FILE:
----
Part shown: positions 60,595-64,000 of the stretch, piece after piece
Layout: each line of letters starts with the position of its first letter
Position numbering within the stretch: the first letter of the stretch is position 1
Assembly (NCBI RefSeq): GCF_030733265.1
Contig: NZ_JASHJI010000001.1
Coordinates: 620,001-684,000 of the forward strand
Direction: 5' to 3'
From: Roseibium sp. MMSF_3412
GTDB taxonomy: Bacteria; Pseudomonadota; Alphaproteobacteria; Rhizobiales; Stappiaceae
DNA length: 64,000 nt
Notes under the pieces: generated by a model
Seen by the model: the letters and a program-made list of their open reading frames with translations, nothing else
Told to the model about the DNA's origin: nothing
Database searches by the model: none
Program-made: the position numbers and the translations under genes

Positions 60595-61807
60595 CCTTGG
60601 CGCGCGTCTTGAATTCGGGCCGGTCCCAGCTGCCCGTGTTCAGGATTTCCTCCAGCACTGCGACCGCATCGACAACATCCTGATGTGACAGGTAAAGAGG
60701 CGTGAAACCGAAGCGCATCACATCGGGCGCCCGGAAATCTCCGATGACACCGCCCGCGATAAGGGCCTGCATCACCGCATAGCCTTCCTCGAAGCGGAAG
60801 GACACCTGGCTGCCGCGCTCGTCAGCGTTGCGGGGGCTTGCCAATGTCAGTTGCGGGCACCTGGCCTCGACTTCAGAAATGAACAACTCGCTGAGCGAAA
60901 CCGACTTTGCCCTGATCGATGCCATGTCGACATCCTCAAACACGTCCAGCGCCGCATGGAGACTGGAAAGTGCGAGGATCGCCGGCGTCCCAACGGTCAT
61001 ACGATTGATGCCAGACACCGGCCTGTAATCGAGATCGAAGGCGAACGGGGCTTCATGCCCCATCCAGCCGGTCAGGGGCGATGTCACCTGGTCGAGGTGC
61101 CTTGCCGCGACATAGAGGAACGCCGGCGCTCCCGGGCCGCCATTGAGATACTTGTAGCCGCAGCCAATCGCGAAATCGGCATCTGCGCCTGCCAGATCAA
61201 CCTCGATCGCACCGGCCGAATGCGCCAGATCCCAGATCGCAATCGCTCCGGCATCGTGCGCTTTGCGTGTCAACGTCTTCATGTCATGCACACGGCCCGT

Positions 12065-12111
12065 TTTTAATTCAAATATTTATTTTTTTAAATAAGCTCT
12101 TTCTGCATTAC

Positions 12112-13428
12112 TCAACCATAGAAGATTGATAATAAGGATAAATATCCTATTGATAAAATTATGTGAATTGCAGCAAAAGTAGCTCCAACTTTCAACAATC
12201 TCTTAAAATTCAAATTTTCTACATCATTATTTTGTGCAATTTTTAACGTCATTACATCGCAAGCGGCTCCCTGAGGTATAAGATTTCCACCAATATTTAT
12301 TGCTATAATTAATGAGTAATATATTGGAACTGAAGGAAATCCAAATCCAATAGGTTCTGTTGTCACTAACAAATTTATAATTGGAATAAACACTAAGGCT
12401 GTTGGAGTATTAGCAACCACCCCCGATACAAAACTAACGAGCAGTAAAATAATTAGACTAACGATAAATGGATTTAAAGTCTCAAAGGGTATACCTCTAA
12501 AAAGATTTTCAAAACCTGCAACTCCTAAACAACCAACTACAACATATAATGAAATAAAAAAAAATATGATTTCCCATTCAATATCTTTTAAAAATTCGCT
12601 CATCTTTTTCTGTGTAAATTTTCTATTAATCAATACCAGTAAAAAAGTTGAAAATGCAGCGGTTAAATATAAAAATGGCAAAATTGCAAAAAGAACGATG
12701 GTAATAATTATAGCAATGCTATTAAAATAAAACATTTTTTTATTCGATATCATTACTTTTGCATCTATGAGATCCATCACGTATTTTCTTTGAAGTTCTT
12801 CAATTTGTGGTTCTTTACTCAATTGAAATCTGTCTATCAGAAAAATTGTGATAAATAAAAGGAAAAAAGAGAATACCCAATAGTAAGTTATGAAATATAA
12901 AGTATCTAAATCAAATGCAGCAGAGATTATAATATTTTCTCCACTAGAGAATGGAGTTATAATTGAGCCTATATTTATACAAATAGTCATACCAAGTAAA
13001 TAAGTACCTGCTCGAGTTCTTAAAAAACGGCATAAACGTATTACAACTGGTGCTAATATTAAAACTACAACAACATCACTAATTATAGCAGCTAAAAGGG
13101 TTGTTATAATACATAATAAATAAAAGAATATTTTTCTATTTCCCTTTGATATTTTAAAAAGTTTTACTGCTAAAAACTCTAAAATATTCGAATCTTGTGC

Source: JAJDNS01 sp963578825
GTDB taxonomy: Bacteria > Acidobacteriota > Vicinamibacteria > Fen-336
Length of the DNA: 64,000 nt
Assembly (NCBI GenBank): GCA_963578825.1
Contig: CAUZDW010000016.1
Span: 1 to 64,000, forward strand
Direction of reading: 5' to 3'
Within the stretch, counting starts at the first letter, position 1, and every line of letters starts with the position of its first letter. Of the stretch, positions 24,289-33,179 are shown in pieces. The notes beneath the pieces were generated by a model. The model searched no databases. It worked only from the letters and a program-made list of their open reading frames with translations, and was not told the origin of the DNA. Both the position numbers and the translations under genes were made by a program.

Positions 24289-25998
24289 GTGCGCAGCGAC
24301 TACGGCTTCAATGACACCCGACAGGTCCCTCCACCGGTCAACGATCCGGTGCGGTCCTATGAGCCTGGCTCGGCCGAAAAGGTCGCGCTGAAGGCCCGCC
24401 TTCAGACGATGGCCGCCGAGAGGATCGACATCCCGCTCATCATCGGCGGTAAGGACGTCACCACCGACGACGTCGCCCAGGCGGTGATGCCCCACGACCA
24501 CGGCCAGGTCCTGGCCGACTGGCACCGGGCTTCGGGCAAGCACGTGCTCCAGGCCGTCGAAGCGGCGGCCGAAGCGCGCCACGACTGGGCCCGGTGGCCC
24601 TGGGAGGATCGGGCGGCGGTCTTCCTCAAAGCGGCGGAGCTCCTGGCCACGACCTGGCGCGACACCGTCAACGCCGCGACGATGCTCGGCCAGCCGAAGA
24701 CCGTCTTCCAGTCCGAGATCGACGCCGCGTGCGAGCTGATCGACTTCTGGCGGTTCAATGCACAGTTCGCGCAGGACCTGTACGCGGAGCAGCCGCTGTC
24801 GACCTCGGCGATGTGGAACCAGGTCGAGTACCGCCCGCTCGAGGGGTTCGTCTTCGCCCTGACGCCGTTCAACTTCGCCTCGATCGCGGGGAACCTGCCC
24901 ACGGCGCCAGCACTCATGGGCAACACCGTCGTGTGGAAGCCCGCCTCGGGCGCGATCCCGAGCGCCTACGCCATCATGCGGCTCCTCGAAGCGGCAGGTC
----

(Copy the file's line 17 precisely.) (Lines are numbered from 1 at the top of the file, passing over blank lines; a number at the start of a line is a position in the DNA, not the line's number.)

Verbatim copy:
60595 CCTTGG